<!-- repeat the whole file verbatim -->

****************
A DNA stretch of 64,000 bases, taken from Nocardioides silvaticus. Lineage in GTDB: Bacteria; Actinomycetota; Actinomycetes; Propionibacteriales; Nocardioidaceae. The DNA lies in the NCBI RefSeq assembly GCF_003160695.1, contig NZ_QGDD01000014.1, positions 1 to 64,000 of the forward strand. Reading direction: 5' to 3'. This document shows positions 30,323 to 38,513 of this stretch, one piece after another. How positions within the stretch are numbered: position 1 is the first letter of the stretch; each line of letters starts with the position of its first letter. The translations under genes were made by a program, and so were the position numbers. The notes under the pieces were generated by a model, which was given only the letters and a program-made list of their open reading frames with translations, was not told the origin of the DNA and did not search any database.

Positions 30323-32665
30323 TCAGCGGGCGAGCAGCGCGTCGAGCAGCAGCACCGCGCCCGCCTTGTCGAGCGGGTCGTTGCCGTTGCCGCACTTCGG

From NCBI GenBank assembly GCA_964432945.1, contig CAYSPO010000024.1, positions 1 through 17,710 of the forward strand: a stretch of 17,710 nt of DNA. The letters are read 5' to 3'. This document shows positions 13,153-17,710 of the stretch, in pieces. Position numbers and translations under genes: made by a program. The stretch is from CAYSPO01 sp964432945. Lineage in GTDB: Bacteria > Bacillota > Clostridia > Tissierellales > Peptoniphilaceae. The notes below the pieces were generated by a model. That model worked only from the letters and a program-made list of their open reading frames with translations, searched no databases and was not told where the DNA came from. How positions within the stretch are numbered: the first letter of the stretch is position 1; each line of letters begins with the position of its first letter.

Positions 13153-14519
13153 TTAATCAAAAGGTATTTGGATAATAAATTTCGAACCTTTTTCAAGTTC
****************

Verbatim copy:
A DNA stretch of 64,000 bases, taken from Nocardioides silvaticus. Lineage in GTDB: Bacteria; Actinomycetota; Actinomycetes; Propionibacteriales; Nocardioidaceae. The DNA lies in the NCBI RefSeq assembly GCF_003160695.1, contig NZ_QGDD01000014.1, positions 1 to 64,000 of the forward strand. Reading direction: 5' to 3'. This document shows positions 30,323 to 38,513 of this stretch, one piece after another. How positions within the stretch are numbered: position 1 is the first letter of the stretch; each line of letters starts with the position of its first letter. The translations under genes were made by a program, and so were the position numbers. The notes under the pieces were generated by a model, which was given only the letters and a program-made list of their open reading frames with translations, was not told the origin of the DNA and did not search any database.

Positions 30323-32665
30323 TCAGCGGGCGAGCAGCGCGTCGAGCAGCAGCACCGCGCCCGCCTTGTCGAGCGGGTCGTTGCCGTTGCCGCACTTCGG

From NCBI GenBank assembly GCA_964432945.1, contig CAYSPO010000024.1, positions 1 through 17,710 of the forward strand: a stretch of 17,710 nt of DNA. The letters are read 5' to 3'. This document shows positions 13,153-17,710 of the stretch, in pieces. Position numbers and translations under genes: made by a program. The stretch is from CAYSPO01 sp964432945. Lineage in GTDB: Bacteria > Bacillota > Clostridia > Tissierellales > Peptoniphilaceae. The notes below the pieces were generated by a model. That model worked only from the letters and a program-made list of their open reading frames with translations, searched no databases and was not told where the DNA came from. How positions within the stretch are numbered: the first letter of the stretch is position 1; each line of letters begins with the position of its first letter.

Positions 13153-14519
13153 TTAATCAAAAGGTATTTGGATAATAAATTTCGAACCTTTTTCAAGTTC